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EcoRAM cuts data center power use

Posted: 01 Sep 2008 ?? ?Print Version ?Bookmark and Share

Keywords:power? EcoRAM? memory? NOR? storage?

Seeking to solve a major power problem in computing, Spansion Inc. has rolled out a new class of memory that is said to have the potential to replace DRAM in the data center.

Spansion collaborated with Virident Systems Inc. in the arena. Startup Virident rolled out "green" data-centric server technology for data centers. "The technology is not a computer platform, but rather a set of specialized firmware and software to enable NOR flash in data center environments," said Alan Niebel, CEO at Web-Feet Research Inc.

Solving the energy crisis
The server technology makes use of Spansion's EcoRAM memory device, which is designed to solve the energy consumption crisis in data centers. When combined with Virident's GreenGateway technology, EcoRAM can slash energy use by up to 75 percent in data center servers, according to Spansion.

EcoRAM will come in module form, which will fit inside today's servers, according to analysts. It will not entirely replace DRAMs in data center computers, said Bertrand Cambou, president and CEO at Spansion. Datacenter computers will still require DRAM. EcoRAM and DRAM will coexist in a system, but EcoRAM will take up a "piece" in a data center system that was once occupied by DRAM, he added.

When it hits the market later this year, EcoRAM memory, based on 65nm technology, will be used in "existing slots in existing environments," Cambou said.

EcoRAM offers four times the memory capacity of traditional DRAM-only servers for the same energy consumption, according to Spansion. EcoRAM is based on the company's MirrorBit Eclipse architecture, which combines some elements of NOR and NAND memory.

Today's data center servers use DRAM in DIMMs configurations to provide access to data. DRAM offers fast access to data, but consumes a lot of power. DRAM is one of the big issues in data centers. Indeed, there is a crisis in the data center. Between 2000 and 2005, data center energy use doubled, from 71 billion kW-hr/year to more than 150 billion kW-hr/year, according to reports from Jonathan Koomey, expert in energy efficiency and a consulting professor at Stanford University.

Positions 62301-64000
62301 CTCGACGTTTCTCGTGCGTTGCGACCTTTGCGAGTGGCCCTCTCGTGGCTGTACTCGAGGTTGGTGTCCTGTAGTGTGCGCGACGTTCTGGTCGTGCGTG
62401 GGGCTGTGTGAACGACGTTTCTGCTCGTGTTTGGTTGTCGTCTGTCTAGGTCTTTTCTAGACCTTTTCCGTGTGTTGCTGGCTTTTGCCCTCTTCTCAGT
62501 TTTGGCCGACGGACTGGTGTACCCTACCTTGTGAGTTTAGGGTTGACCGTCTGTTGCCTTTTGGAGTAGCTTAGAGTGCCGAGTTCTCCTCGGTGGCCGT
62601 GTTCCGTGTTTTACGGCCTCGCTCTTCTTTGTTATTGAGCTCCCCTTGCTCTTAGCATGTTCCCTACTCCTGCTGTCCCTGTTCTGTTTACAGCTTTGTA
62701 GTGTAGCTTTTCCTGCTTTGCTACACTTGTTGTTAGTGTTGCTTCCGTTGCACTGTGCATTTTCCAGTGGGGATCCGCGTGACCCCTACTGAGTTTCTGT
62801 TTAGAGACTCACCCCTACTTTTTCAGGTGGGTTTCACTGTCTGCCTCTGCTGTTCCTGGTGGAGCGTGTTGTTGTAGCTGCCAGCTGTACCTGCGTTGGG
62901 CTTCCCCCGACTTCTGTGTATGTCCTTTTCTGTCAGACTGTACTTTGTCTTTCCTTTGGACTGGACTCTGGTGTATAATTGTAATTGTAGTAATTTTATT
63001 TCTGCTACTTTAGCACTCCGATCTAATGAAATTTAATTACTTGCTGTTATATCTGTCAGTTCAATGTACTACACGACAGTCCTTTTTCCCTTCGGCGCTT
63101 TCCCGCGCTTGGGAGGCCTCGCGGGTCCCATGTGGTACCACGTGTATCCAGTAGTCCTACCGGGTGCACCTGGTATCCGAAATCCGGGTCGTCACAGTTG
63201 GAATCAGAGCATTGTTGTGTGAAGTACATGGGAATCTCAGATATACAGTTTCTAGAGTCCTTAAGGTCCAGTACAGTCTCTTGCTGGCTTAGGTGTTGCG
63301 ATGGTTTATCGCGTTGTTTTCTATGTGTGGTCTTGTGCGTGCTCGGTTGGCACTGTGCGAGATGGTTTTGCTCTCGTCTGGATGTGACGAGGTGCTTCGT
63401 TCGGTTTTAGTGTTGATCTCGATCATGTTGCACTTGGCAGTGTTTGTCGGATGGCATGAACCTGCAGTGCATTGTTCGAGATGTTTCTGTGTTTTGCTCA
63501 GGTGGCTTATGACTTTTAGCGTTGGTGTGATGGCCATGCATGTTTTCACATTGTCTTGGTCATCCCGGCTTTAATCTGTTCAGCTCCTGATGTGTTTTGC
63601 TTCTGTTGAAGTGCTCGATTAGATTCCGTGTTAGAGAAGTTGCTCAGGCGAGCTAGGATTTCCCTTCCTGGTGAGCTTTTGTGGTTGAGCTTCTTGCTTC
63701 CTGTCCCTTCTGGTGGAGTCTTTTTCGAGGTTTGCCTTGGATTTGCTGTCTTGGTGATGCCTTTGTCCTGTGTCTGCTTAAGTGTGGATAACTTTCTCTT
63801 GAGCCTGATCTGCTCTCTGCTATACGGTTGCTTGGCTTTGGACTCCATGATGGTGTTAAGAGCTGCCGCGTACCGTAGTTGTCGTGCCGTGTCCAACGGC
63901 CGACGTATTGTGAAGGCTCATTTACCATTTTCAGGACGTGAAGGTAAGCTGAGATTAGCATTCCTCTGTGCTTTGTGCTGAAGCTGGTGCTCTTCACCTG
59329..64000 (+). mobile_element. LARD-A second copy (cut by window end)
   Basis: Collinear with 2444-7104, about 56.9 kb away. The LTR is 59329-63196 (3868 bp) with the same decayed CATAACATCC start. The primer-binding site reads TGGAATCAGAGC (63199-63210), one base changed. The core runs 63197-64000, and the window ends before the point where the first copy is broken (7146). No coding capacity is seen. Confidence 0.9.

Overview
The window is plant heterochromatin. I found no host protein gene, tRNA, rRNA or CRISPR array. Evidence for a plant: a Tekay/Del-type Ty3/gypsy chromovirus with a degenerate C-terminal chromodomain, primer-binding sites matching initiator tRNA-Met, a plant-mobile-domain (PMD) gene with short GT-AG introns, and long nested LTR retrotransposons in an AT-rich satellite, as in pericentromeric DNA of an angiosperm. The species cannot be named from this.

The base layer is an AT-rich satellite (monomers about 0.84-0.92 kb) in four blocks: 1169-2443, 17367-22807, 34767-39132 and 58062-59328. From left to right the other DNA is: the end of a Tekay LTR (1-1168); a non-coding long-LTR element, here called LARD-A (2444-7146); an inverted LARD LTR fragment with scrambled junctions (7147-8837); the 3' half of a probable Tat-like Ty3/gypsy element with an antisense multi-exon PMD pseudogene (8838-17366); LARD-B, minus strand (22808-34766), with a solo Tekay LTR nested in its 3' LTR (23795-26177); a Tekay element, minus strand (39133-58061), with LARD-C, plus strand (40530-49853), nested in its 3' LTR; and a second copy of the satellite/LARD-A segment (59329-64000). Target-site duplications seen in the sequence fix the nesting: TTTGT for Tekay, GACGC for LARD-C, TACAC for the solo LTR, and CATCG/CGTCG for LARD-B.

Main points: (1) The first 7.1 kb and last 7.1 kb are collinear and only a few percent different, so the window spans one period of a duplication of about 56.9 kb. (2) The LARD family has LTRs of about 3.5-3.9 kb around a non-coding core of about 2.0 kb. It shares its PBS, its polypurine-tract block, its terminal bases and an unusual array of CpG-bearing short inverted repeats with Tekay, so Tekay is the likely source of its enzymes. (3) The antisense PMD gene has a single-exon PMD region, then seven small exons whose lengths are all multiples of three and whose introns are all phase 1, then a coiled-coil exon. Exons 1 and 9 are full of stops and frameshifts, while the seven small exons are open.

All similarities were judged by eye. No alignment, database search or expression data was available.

The United States and Europe are responsible for about two-thirds of the total, according to reports. If current trends persist, data center electricity use will continue to grow at a rapid pace, with Asia's growth outpacing the rest of the world.

"With Spansion EcoRAM and Virident's GreenGateway, we have the potential to cut the world's energy use in Internet data center servers by up to 75 percent and reduce the total cost of ownership for Internet companies," Cambou said.

NOR flash, he added, is positioned to replace some DRAM in the data centers. Traditional NOR flash memory, in general, is moving ahead of DRAM to smaller process nodes and lower power consumption, but NOR technology has slower write performance and lower density than required.

Spansion's EcoRAM propels NOR into a new space. The technology is said to have the read performance to meet the requirements for fast random access at one-eighth the energy consumption of DRAM and 10 times the reliability.

EcoRAM takes advantage of the fast read and write speeds of the MirrorBit Eclipse architecture. In 2007, Spansion announced MirrorBit Eclipse, which combines its MirrorBit NOR and Ornand technologies on a single die.

Earth-friendly servers
Meanwhile, Spansion and Virident announced last year that both companies will develop and market a new generation of memory solutions designed to reduce power use in Internet data centers. Spansion also announced it had made an equity investment in Virident.

This EcoRAM memory device is designed to solve the energy use crisis in data centers.

Virident also announced a new class of server technology based on Spansion's memory. This new class of servers uses non-volatile flash memory for applications such as Internet search, social networking, data analytics and content distribution. "Today's servers were not built with the data-centric needs of the Internet in mind," said Raj Parekh, co-founder and CEO of Virident. "As a result, computer-centric servers in Internet data centers can be made far more efficient with faster access to larger main memories."

The jury is still out on the technology. Cambou said he expects to see sales of EcoRAM products this year. "We are talking to end users and OEMs about the technology," he noted.

However, Niebel said he does not expect the technology to take off until 2010, adding that, "The real question is, based on the application, does it truly optimize" and reduce heat in data centers?

Meanwhile, DRAM makers are not standing still. Addressing the data center power challenge, Micron Technology Inc. expanded its energy-efficient DRAM line. Micron has expanded its Aspen memory portfolio by adding 1Gbyte DDR3 modules operating at 1.35V.

It also rolled out 2Gbyte DDR2 modules operating at 1.5V. These products are said to provide the server industry with the lowest-voltage DDR2 and DDR3 memories. Standard DDR3 memory technology operates at 1.5V, while DDR2 memory operates at 1.8V.

- Mark LaPedus
EE Times

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